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Matthew Heineman’s documentary Cartel Land is striking a chord with moviegoers in Mexico, where a brutal drug war claims thousands of lives each year.
Cartel Land examines two vigilante groups and their shared enemy — Mexico’s vicious drug cartels. In the Mexican state of Michoacan, Dr. Jose Mireles, a small-town physician known as “El Doctor,” leads the Autodefensas, a citizen uprising against the violent Knights Templar drug cartel that has wreaked havoc on the region for years.
Meanwhile, in Arizona’s Altar Valley — a narrow, 52-mile-long desert corridor known as Cocaine Alley — Tim “Nailer” Foley, an American veteran, heads a small paramilitary group called Arizona Border Recon, whose goal is to stop Mexico’s drug war from seeping across the border into the United States.
Mexico’s top exhibitor Cinepolis says that the documentary had the second-highest per-screen average during its first week in theaters, a remarkable feat considering it went up against big Hollywood summer releases including Terminator: Genisys, Inside Out and Jurassic World.
The A&E IndieFilms production bowed with just 23 prints and not only is it performing exceptionally well at the box office (it’s pulled in more than $189,000, according to Rentrak Mexico), but it’s also getting extensive TV coverage, a rarity for a documentary in the country.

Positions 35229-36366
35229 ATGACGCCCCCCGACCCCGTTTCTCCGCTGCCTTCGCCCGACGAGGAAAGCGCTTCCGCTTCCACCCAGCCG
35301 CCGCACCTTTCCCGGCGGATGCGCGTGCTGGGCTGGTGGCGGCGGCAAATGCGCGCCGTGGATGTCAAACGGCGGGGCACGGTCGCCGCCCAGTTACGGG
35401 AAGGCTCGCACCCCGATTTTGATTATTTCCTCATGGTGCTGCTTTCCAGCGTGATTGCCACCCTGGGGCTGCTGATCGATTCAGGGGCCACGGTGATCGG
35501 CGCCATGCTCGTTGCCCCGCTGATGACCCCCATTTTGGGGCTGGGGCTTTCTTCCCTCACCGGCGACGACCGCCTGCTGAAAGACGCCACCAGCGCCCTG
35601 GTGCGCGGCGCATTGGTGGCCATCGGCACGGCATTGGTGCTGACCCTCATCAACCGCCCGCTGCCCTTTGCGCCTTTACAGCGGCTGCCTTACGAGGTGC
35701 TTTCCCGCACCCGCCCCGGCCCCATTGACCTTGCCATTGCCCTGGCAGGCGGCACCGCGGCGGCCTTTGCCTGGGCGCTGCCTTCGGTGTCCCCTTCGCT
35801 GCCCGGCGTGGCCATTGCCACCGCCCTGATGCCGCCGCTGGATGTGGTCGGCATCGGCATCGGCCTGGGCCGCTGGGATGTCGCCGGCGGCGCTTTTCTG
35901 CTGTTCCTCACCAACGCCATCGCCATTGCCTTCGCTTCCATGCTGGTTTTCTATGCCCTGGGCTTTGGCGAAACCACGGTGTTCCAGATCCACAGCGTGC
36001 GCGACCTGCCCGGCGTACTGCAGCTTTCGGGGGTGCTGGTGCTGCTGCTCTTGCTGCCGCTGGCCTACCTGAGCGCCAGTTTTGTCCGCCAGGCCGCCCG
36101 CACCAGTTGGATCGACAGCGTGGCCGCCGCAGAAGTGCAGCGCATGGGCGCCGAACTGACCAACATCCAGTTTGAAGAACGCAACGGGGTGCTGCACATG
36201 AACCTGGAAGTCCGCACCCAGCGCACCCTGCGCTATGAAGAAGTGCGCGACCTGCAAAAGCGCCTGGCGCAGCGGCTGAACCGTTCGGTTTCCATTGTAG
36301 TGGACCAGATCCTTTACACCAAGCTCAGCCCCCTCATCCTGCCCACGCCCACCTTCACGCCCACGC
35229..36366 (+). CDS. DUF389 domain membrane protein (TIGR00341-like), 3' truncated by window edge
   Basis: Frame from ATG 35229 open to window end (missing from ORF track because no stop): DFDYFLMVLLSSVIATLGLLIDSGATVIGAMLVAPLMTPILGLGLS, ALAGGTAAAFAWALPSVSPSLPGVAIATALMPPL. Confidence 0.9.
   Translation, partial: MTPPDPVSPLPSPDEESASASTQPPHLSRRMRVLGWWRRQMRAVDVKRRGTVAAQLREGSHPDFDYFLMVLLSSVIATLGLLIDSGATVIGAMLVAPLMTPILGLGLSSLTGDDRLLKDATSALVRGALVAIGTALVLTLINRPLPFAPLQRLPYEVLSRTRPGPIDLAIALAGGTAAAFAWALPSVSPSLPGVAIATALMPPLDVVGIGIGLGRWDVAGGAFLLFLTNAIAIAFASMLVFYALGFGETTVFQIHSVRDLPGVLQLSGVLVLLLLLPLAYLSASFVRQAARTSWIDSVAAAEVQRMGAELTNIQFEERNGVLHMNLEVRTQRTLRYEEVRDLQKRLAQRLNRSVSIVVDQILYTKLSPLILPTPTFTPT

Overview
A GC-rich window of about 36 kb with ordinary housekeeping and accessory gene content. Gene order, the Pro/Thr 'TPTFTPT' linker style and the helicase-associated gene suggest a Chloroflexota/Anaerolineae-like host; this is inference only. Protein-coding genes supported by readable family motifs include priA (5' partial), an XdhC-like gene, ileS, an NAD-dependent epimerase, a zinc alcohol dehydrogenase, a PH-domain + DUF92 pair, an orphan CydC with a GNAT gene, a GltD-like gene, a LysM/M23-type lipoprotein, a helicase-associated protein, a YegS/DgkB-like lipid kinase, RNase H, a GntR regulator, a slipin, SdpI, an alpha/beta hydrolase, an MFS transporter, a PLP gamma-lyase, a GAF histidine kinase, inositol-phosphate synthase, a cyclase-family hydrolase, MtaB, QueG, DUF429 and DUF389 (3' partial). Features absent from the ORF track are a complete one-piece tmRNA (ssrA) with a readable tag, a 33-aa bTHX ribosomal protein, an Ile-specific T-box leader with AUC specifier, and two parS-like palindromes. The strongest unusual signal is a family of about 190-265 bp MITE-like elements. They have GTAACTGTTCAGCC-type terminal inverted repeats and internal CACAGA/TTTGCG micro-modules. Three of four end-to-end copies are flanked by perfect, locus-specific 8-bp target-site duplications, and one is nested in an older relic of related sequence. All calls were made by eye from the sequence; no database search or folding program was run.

Of course, Cartel Land isn’t your typical drug war documentary. Even producer-director Heineman acknowledges that the movie pushed him into some pretty precarious places.
“I’ve been in shoot-outs on the streets of Michoacan and in Breaking Bad-like meth labs in the middle of the dark, desert night,” said the New York-based filmmaker.
The Hollywood Reporter review said Heineman “vaults us into a true heart of darkness.”
Several other factors have helped to get the word out to moviegoers in Mexico. Earlier this year, Cartel Land got considerable publicity after it won directing and cinematography awards at Sundance. The film also has benefited from having Oscar winner Kathryn Bigelow (The Hurt Locker) on board as executive producer.
But more than anything else, Cartel Land echoes Mexicans’ frustrations over an ongoing drug war that has claimed an estimated 80,000 lives since 2006.
Adding to the growing frustration, two weeks ago, Mexico’s most notorious drug lord, Joaquin “El Chapo” Guzman, broke out of a maximum-security prison. The news of his escape spurred a media frenzy.
As for Heineman, he’s thrilled his film has resonated with so many people.
“What we captured on film brings viewers inside a world that dominates news stories in Mexico, but is not often seen in a raw, visceral way,” he said. “Beyond the shoot-outs, corruption and violence, Cartel Land shows human stories behind the violence, and I think that has been appealing to both Mexican media and cinemagoers.”
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